Dear Donagh,

I find it hard to forgive myself for the way I lived my life when I was younger.  I thought I was a great guy and smarter than anyone around.  It didn't bother me that I treated a number of women badly, leading them on with false promises and then leaving them in bits.  I did nothing to deserve a happy marriage, but that is what I have.  I often feel guilty about the past.  I've confessed all that and I've been told that God has forgiven me, but I can't forgive myself.  I'm a practising Catholic again, thanks to the influence of my wife.  But there’s still an awful lot of things wrong in my life [….] I'd like to be able to put all that right [….] I don’t seem to be able to help myself though.  I want to shake off the past but I don’t seem to be able [….]  I hate myself in a lot of ways, but my wife tells me I should love myself, like Jesus said – love your neighbour as yourself.  I feel frustrated, and she has started asking me why I'm so intense lately.  Have you any suggestions about ways I could help myself?  Dave   

Dear Dave,

I didn't reproduce the detail towards the end of your letter.  There was no need, since the picture is clear.  It would be better, I think, to focus on that picture – the pattern I saw in your letter –  rather than on the detail you described.  It would be more helpful, I think, since I know nothing about the other matters. 

Can you forgive yourself?  Can you love yourself?  Can you help yourself?  Can you fix yourself?  Can you save yourself?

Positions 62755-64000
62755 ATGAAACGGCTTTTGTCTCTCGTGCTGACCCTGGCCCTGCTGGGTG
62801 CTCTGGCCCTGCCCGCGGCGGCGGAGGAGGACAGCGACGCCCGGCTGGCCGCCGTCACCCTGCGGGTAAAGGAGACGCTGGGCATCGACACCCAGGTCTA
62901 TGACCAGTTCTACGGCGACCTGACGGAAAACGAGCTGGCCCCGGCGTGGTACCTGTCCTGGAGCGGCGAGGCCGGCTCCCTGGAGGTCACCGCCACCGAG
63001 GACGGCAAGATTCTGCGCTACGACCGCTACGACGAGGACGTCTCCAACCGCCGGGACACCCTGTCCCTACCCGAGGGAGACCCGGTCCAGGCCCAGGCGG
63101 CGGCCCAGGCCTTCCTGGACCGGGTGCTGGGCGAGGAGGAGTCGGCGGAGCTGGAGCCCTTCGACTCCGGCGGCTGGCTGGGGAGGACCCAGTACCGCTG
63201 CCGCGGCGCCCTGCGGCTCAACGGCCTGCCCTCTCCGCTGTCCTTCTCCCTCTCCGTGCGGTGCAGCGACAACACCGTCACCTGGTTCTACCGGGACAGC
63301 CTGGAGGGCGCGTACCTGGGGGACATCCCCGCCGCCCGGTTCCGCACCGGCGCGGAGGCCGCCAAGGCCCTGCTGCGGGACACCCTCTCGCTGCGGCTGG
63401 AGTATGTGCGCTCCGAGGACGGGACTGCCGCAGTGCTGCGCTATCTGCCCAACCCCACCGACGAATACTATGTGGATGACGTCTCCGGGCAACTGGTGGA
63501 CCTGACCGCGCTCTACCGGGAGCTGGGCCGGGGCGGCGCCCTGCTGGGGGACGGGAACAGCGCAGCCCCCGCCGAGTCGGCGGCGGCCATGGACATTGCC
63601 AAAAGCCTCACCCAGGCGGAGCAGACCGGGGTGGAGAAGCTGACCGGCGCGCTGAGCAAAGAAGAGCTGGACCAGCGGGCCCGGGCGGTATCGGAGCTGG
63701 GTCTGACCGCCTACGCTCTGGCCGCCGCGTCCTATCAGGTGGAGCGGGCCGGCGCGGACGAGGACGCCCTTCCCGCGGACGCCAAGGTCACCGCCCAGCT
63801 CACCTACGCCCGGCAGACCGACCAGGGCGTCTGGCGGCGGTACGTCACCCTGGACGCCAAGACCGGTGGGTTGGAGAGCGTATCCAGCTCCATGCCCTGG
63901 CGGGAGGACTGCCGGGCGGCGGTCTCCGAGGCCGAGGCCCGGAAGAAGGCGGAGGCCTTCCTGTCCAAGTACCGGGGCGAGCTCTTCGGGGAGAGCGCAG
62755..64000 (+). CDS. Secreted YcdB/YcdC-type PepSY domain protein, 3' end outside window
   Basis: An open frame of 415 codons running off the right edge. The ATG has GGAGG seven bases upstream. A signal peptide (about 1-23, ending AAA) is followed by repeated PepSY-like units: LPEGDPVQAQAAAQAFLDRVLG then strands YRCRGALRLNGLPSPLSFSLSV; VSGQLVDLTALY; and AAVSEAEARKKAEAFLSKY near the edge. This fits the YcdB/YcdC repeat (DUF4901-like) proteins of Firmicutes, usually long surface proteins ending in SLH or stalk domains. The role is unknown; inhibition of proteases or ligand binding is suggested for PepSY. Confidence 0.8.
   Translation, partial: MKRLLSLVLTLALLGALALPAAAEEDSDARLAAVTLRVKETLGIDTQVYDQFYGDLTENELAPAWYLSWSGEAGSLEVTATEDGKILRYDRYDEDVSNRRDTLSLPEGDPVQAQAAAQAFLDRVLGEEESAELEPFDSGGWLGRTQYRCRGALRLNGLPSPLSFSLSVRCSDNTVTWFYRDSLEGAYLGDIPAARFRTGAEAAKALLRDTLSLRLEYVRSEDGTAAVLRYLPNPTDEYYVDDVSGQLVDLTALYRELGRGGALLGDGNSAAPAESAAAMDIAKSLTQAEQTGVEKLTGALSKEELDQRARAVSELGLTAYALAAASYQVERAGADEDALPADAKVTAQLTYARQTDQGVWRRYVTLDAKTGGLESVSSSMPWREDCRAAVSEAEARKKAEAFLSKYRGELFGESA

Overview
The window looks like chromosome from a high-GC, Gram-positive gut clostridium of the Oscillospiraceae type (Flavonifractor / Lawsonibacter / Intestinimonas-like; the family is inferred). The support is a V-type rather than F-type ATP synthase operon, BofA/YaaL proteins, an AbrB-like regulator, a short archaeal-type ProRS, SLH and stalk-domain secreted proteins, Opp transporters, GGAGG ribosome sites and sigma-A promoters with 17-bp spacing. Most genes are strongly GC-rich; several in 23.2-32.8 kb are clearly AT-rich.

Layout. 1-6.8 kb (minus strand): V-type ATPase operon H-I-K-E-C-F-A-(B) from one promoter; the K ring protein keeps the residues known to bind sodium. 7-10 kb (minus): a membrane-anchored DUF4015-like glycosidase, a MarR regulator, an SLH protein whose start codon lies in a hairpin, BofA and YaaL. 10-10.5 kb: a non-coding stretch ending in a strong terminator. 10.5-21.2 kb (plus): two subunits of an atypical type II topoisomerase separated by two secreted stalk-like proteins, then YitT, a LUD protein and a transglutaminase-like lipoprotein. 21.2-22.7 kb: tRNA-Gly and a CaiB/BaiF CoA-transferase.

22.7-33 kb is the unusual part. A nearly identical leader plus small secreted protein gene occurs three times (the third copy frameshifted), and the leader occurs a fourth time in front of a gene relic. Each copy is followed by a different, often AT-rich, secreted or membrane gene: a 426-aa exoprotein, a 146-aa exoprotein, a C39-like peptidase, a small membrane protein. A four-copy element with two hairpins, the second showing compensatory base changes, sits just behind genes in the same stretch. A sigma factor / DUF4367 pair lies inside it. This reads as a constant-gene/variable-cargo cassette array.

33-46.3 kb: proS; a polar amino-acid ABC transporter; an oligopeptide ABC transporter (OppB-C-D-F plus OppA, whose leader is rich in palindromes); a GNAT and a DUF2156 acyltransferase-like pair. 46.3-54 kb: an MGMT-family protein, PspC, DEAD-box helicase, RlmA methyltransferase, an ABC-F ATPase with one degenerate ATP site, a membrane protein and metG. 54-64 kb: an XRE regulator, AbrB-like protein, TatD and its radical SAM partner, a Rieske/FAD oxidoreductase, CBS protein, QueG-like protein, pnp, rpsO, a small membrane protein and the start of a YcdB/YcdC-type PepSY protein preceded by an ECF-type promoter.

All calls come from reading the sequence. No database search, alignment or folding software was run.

All these questions have a whiff of ego about them, don’t you think?  The refusal to forgive oneself has something uncompromising about it – which makes it look very religious.  It must be coming from an interesting place if it waves aside God's forgiveness and waits for something better.  It comes from the ego, which would like to be its own judge and jury, its own god in fact.  It would push God off the throne of judgment and sit there itself.  It is the normal pattern of the ego: it wants to be its own world apart, with its own god, condemning and acquitting according to its own law.  Once you see this deeply it begins to fall away from you. 

Forgiveness is something you receive from another.  The word itself tells you: it contains the word ‘give’.  (This is the case in many other languages too.)  Strictly speaking, you cannot give yourself something (who is giving, and who is receiving?), and likewise you cannot forgive yourself. 

Can you love yourself?  ‘Love your neighbour as yourself’ has been called the Golden Rule, and it is usually taken to mean that our self-love should be the measure of our love for others.  Can you credit that?  Is that the teaching of Jesus?  In that passage Jesus was quoting Leviticus 19:18 in response to a question about the Law of Moses that had been put to him; he was not speaking from himself.  When he spoke from himself he said, ‘Love one another as I have loved you’ (John 15:12).  There is a big difference between being loved by Jesus and being ‘loved’ by someone’s ego.  The ego is able to take over, to possess, to manipulate, to make deals, to control – but not to love.  Don’t be tripped up by words.  Forget about loving yourself.  Try loving an enemy instead, as Jesus said: ‘You have heard that it was said, “You shall love your neighbour and hate your enemy.”  But I say to you, Love your enemies…’ (Matthew 5:43f).  If you can love an enemy, that is evidence that something deeper than the ego is at work in you.

The best things that happen to us come as gifts and surprises.  It would be a dreary thing to receive a birthday card from yourself.  My advice, Dave, is: Don’t try to fix yourself, don’t try to save yourself, don’t try to love yourself….  Instead, just try and spot the ego-games the moment they start up.  And praise God for giving you a wife who is able to redeem you.


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